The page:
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Whether the theory of supergravity, an attempt to unify all the forces of nature, is a true description of the world still hangs in the balance more than 40 years after it was proposed. Nonetheless it has now nabbed its founders one of the most lucrative awards in science: a shared US$3-million Special Breakthrough Prize in fundamental physics.

Supergravity1 was devised in 1976 by particle physicists Sergio Ferrara of CERN, Europe’s particle-physics laboratory near Geneva, Switzerland; Daniel Freedman of the Massachusetts Institute of Technology in Cambridge; and Peter van Nieuwenhuizen of Stony Brook University in New York. The selection committee that awarded the prize chose to honour the theory, in part, for its impact on the understanding of ordinary gravity. Supergravity also underpins one of physicists’ favourite candidate ‘theories of everything’, string theory. The latter asserts that elementary particles are made of tiny threads of energy, but it remains unproven.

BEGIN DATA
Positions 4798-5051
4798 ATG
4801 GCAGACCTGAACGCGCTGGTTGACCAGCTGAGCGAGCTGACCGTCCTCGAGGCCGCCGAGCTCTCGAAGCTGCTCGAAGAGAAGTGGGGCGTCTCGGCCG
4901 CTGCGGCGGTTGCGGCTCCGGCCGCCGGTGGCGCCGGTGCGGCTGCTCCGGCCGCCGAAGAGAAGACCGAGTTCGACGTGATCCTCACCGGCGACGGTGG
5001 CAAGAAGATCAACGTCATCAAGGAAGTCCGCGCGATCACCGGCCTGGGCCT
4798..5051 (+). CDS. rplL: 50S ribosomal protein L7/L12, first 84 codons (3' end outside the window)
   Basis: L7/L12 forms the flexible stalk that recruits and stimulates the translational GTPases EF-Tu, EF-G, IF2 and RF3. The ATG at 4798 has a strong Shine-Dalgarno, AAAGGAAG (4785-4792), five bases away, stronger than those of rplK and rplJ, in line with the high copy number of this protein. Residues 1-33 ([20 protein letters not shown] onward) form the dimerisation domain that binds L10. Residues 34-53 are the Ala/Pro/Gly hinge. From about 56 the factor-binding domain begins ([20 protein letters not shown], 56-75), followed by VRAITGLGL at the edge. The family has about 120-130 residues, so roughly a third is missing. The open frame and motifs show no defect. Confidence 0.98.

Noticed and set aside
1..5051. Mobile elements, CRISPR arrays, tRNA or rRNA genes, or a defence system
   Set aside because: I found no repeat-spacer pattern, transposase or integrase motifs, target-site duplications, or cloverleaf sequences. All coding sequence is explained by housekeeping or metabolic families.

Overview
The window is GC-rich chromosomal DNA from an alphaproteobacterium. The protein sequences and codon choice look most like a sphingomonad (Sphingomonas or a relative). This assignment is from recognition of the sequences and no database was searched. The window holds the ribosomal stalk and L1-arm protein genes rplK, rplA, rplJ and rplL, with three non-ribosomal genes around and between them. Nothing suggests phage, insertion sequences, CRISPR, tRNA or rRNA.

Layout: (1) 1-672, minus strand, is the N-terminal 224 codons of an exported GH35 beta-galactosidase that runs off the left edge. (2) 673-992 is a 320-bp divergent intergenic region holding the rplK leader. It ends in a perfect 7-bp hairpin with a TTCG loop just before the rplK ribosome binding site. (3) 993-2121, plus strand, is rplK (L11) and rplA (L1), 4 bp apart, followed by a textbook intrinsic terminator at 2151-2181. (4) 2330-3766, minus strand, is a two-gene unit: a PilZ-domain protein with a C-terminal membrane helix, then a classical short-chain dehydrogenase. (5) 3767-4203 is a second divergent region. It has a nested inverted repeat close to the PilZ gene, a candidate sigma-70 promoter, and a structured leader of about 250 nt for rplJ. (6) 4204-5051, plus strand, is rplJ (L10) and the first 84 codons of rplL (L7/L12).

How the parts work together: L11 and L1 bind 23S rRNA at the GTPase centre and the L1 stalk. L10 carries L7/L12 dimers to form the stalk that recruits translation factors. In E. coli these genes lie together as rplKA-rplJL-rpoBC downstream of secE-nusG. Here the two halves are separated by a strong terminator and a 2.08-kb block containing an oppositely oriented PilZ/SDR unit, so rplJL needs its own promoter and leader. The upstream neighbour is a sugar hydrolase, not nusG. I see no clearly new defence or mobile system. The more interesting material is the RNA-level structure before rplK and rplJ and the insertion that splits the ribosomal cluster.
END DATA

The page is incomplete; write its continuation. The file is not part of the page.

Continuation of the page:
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Category: Science